Leaders and followers live in a relational world—a world in which leadership occurs in complex webs of relationships and dynamically changing contexts. Despite this, our theories of leadership are grounded in assumptions of individuality and linear causality. If we are to advance understandings of leadership that have more relevance to the world of practice, we need to embed issues of relationality into leadership studies. This volume addresses this issue by bringing together, for the first time, a set of prominent scholars from different paradigmatic and disciplinary perspectives to engage in dialogue regarding how to meet the challenges of relationality in leadership research and practice. Included are cutting edge thinking, heated debate, and passionate perspectives on the issues at hand. The chapters reveal the varied and nuanced treatments of relationality that come from authors’ alternative paradigmatic (entity, constructionist, critical) views. Dialogue scholars—reacting to the chapters—engage in spirited debate regarding the commensurability (or incommensurability) of the paradigmatic approaches. The editors bring the dialogue together with introductory and concluding chapters that offer a framework for comparing and situating the competing assumptions and perspectives spanning the relational leadership landscape. Using paradigm interplay they unpack assumptions, and lay out a roadmap for relational leadership research. A key takeaway is that advancing relational leadership research requires multiple paradigmatic perspectives, and scholars who are conversant in the assumptions brought by these perspectives. The book is aimed at those who feel that much of current leadership thinking is missing the boat in today’s complex, relational world. It provides an essential resource for all leadership scholars and practitioners curious about the nature of research on leadership, both those with much research exposure and those new to the field.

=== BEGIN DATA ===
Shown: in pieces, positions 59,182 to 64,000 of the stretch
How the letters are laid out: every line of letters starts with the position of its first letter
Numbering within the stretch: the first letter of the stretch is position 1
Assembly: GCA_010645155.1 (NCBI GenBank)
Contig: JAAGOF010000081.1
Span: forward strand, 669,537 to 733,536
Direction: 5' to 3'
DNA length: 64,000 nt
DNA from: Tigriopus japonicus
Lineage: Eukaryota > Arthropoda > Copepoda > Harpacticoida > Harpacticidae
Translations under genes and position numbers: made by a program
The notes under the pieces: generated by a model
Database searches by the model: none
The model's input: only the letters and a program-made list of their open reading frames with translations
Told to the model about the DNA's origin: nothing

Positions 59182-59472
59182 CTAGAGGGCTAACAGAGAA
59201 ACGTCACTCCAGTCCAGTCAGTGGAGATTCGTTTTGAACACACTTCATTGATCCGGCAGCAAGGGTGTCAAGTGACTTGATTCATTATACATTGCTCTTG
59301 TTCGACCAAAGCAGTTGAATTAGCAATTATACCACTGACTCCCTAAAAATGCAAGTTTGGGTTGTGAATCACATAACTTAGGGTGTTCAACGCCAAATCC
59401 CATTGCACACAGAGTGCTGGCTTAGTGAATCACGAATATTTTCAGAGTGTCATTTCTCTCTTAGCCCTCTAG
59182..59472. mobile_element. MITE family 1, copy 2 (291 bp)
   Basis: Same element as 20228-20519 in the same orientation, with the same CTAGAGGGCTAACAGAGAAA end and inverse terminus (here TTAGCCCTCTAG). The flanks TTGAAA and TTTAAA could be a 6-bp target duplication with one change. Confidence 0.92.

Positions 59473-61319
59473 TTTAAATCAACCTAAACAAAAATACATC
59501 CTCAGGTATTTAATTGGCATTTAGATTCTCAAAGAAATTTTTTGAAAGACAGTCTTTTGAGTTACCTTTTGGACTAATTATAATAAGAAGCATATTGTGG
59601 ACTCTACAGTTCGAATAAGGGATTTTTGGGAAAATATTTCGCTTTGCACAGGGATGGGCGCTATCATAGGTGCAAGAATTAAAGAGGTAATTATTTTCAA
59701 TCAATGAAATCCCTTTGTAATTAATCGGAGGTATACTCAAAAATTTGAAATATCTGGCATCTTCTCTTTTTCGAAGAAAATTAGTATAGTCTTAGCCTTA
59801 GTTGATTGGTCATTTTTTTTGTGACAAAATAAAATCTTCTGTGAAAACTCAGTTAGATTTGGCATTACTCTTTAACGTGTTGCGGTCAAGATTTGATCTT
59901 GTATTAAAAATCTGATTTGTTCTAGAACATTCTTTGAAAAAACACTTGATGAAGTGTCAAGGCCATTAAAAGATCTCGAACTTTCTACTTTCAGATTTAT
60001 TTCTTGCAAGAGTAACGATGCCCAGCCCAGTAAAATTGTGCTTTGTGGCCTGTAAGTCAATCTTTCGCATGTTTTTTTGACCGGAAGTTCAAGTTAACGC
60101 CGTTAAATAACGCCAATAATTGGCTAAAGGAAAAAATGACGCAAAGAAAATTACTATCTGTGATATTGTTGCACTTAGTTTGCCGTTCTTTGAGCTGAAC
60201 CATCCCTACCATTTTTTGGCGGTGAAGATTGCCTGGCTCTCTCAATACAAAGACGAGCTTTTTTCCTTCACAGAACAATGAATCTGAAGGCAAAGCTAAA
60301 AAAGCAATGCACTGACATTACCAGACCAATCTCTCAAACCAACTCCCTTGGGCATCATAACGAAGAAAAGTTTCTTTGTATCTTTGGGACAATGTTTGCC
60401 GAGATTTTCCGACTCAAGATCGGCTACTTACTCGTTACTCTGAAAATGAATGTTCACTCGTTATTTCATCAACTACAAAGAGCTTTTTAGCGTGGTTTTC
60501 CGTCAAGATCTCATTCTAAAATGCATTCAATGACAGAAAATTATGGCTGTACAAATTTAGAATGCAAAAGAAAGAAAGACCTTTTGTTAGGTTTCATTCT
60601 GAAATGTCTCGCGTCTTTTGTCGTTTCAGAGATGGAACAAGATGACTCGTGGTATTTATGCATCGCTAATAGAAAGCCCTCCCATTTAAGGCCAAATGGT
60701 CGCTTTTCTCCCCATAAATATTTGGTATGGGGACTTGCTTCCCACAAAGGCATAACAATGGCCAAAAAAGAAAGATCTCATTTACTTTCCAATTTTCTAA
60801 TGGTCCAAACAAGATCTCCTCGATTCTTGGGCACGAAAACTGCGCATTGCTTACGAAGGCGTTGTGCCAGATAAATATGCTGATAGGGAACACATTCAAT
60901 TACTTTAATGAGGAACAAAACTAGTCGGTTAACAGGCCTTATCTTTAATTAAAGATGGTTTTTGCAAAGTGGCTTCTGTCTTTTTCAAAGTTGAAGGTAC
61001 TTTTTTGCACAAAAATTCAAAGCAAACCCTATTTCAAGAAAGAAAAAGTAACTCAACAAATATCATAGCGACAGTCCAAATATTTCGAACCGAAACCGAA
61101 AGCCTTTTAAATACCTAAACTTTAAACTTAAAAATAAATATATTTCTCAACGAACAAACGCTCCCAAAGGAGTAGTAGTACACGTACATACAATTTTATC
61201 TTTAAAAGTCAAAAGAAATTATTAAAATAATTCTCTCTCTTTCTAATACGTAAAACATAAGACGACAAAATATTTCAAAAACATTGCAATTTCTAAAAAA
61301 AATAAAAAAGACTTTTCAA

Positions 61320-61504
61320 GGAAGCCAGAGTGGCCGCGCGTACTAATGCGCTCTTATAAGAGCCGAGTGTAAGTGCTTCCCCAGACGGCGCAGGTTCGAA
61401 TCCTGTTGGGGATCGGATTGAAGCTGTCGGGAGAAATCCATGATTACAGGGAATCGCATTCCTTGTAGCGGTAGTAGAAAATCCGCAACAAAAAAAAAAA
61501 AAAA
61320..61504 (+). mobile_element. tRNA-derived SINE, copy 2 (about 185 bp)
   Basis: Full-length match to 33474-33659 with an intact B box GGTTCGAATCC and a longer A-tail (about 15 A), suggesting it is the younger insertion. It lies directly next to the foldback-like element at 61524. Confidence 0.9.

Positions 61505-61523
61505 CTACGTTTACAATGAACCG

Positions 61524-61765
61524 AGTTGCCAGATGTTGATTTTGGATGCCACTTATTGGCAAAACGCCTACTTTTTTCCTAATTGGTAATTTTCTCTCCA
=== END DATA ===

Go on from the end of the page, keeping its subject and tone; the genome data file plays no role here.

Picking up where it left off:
This innovative book proposes a new model for comprehensive and effective leadership, drawn from the personal experiences and accounts of female educational leaders. The authors demonstrate how women conceptualize and practice their educational leadership roles in ways that differ significantly from most of their male counterparts. In redefining these differences as 'relational leadership', Regan and Brooks suggest that the attributes and skills that women bring to leadership are accessible and valuable to female and male school leaders alike.
When is leadership not relational? When is education not relational? When is life not relational? Relationships always matter to our living, educating and leading. Relational Leadership in Education considers this ‘Relational Leadership’ within the context of education, critiquing the current ideological ‘context’ and contemporary understandings of its influence. Employing a phenomenological approach, this book explores the relational nature of education, Relational Leadership, and the organizational culture to provide a more sophisticated exploration of practice-based wisdom. It offers an extensive range of activities for further thinking on the experiential nature of Relational Leadership, grouped around a number of themes: Relational Leadership and sensibilities; organizational culture; professional development; curriculum, pedagogy and assessment; and the reconstruction of a postgraduate Educational Leadership and Management programme for experienced, emergent and aspiring leaders. ‘Relational Leadership’ is not about describing yet another style of leadership but rather about a relational way of being in leadership that utilizes refined relational sensibilities. ‘Relational Leadership’ is also a reminder of what is critical in a leader’s practice — leadership is always relational, and relationships are the essence of leadership.
Confucianism and its influence on culture in East Asia has profoundly impacted Chinese churches and the development of their leaders. This work seeks to build an indigenous approach to developing church leaders by understanding the theoretical, and the situational foundations, of relational leadership from both cultural and biblical perspectives. The research is further enriched through case stA Study of Relational Leadership in Contemporary Chinese Churchesudies and interviews observing the practices of leadership in contemporary Chinese churches.